Results: The results are from the first treatment wave. Individual healing sessions were evaluated pre-post with the Johrei Experience Scale. Participants showed significant decreases in stress/depression and physical pain and increases in positive emotional/spiritual state, energy, and overall well-being after an individual Johrei healing session. The Global Assessment of Individual Need (GAIN), Profile of Mood States
(POMS), General Alcoholics Anonymous Tools of Recovery, and 12-Step Participation scales were administered before and after the 5-week intervention to assess change in substance use, psychologic distress, mood, and 12-Step participation. Improvements in depression and trauma symptoms, externalizing behaviors (GAIN), and vigor (POMS) were found for the treatment group. Despite comparable 12-Step attendance the treatment group showed greater improvement than the wait-list control group in the use of 12-Step recovery tools. No difference in substance use was found between the two groups.
Conclusions: Variables related to substance use and relapse showed improvement in the treatment group suggesting that Johrei healing shows promise and should be studied with a larger sample, over a longer treatment period, with sham controls. [ABSTRACT FROM AUTHOR]

54. J Altern Complement Med. 2006 Sep;12(7):679-83.
Challenging the new orthodoxy in integrative medicine.
MacKenzie-Cook PD.
Still Waters Institute for the Study of Health in Complex Systems, Gabriola Island, British Columbia, Canada. ptr_mcook@yahoo.ca
This paper offers a critique of the paradigm adopted in integrative medicine. Several concerns are raised in relation to this paradigm, including the absence of any explicit and well-defined criteria for appropriate therapeutic selection or referral, inherent biases, and the significantly reduced clinical efficacy of the traditional and alternative therapies utilized. In particular, the obvious lack of a clear and cogent theoretical model for integration is noted. The central features of existing models in world medicine are outlined, and the requirements for a universal model are discussed in relation to its capacity to address the specific concerns are raised. To develop this model fully, the need to reopen critical debate on the nature of medicine, and for rigorous model testing and peer review, are noted and the challenge to do so is delivered.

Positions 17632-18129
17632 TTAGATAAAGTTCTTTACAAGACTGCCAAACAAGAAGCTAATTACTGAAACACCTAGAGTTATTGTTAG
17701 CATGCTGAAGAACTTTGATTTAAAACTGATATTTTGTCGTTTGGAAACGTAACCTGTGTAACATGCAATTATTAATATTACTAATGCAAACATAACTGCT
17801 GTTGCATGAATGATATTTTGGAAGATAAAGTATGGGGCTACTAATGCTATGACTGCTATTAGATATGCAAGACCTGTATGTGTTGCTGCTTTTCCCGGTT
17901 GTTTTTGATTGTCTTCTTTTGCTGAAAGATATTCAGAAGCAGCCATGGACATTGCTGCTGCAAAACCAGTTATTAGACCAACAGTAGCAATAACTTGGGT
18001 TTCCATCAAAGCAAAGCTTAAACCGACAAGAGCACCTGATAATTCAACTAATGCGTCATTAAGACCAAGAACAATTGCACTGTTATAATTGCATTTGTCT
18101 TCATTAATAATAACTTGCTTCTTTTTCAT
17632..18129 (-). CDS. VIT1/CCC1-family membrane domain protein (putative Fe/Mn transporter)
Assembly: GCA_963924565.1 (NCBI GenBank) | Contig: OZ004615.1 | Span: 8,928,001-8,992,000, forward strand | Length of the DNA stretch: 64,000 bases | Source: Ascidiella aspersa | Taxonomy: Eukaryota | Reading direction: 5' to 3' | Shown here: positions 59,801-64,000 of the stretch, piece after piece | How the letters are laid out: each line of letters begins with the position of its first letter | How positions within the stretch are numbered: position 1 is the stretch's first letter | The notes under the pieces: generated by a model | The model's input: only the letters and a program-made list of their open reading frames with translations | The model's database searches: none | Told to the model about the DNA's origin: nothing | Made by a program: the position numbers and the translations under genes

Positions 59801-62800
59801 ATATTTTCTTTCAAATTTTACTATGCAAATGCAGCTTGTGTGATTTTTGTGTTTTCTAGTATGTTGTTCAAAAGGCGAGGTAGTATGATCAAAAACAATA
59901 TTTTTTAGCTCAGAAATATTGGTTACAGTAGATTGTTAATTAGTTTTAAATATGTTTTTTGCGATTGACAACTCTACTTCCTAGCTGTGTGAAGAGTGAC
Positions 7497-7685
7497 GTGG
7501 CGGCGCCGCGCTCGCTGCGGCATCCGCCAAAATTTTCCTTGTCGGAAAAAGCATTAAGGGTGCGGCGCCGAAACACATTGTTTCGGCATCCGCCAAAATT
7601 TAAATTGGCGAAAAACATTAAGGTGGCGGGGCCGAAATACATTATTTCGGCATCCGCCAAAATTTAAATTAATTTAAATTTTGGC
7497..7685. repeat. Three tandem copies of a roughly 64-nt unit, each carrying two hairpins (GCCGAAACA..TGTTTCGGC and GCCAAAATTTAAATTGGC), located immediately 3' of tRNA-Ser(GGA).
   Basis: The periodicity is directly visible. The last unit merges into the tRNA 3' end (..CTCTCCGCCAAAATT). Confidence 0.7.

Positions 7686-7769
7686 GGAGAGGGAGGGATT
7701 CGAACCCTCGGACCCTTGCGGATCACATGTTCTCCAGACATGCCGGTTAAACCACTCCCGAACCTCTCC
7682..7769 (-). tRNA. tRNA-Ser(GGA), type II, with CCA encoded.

PMID: 16970539 [PubMed - indexed for MEDLINE

55. Curr Neurol Neurosci Rep, July 1, 2006; 6(4): 347-53.
Use of complementary and alternative medicine in epilepsy.
V Ricotti and N Delanty
MEDLINE ABSTRACT
Complementary and alternative medicine (CAM) has become much in vogue, and CAM practitioners have increased in tandem with this. The trend of using CAM for treating epilepsy does not differ from that in other medical conditions, with nearly one half of patients using CAM. In this article we review the major complementary and alternative medicines used for treatment of epilepsy. They include mind-body medicines such as reiki and yoga; biologic-based medicine such as herbal remedies, dietary supplements, and homeopathy; and manipulative-based medicine such as chiropractic. In the available literature, there is a sense of the merit of these therapies in epilepsy, but there is a paucity of research in these areas. Individualized therapies such as homeopathy and reiki cannot be compared with medicines in a conventional pharmaceutical model. Hence, many studies are inconclusive. In a science of double-blind, randomized controlled trials, appropriate designs and outcome measurements need to be tailored to CAM. This article explains the principles of the major CAM therapies in epilepsy, and discusses peer-reviewed literature where available. More effort needs to be put into future trials, with the assistance of qualified CAM professionals to ensure conformation to their therapeutic principles.

56. Holist Nurs Pract. 2006 Jul-Aug;20(4):191-6.
The use of selected energy touch modalities as supportive nursing interventions: are we there yet?
Vitale A.
Villanova University, Villanova, PA, USA. annern2@gmail.com
There is growing interest among nurses in complementary therapies that are noninvasive, do not rely on expensive technology, and are holistic in focus. Besides the use of therapeutic touch, nurses are exploring other energy touch therapies, such as Reiki. This article examines the status of selected energy therapies and progress made toward nursing intervention utilization, including recommendations for nursing education applicable for 21st-century nursing practice.
PMID: 16825921 [PubMed - indexed for MEDLINE

57. Holist Nurs Pract. 2006 Mar-Apr;20(2):95-101.
A pilot study: Reiki for self-care of nurses and healthcare providers.
Brathovde A.
Monmouth Medical Center, Long Branch, NJ 07740, USA. abrathovde@sbhcs.com